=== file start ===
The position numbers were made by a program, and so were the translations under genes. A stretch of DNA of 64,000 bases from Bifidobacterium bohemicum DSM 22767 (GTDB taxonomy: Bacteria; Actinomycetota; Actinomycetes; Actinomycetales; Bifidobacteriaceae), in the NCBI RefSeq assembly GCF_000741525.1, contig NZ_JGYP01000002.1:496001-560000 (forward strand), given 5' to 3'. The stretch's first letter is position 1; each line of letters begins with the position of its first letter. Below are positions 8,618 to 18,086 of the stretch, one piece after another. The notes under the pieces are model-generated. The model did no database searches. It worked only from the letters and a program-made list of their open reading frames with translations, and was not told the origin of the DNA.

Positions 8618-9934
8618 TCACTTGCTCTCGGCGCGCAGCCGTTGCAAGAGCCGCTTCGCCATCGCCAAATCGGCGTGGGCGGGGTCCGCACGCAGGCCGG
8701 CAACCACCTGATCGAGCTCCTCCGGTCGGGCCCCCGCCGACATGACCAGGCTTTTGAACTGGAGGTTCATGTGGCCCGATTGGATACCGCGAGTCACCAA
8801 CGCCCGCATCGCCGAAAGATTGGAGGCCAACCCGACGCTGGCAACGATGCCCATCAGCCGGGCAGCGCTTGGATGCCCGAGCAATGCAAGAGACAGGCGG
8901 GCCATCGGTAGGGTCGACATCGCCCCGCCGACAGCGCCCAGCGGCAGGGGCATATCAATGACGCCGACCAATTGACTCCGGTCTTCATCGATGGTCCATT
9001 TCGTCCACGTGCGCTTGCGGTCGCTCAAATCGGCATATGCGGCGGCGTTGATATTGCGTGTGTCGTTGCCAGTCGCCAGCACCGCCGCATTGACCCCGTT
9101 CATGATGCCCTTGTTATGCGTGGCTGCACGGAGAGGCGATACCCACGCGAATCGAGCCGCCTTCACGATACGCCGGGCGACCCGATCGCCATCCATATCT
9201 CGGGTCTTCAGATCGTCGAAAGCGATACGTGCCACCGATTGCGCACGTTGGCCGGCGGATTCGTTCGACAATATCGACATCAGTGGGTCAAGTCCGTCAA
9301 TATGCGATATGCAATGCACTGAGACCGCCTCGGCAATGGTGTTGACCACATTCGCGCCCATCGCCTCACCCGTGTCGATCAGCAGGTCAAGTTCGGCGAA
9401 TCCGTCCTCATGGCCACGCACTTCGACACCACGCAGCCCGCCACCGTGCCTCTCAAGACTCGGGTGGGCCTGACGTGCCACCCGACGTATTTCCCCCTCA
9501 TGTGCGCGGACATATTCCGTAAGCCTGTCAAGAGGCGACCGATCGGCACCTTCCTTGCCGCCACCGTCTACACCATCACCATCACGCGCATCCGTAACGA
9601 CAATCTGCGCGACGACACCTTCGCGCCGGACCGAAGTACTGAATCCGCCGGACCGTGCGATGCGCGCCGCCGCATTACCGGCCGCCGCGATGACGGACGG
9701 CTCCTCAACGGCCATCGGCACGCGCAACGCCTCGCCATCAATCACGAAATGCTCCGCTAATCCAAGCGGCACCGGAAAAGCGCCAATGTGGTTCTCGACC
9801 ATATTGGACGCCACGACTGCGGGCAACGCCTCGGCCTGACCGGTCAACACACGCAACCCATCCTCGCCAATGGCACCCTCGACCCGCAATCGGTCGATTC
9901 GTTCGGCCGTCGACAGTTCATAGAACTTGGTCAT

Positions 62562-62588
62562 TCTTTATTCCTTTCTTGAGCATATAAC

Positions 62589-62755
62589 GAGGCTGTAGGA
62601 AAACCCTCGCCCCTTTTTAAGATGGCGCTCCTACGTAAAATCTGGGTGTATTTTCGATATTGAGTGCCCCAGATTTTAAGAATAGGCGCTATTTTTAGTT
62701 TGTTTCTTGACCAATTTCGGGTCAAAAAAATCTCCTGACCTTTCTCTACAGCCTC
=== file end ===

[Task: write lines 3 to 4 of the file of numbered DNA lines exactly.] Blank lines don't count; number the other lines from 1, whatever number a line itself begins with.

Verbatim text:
8618 TCACTTGCTCTCGGCGCGCAGCCGTTGCAAGAGCCGCTTCGCCATCGCCAAATCGGCGTGGGCGGGGTCCGCACGCAGGCCGG
8701 CAACCACCTGATCGAGCTCCTCCGGTCGGGCCCCCGCCGACATGACCAGGCTTTTGAACTGGAGGTTCATGTGGCCCGATTGGATACCGCGAGTCACCAA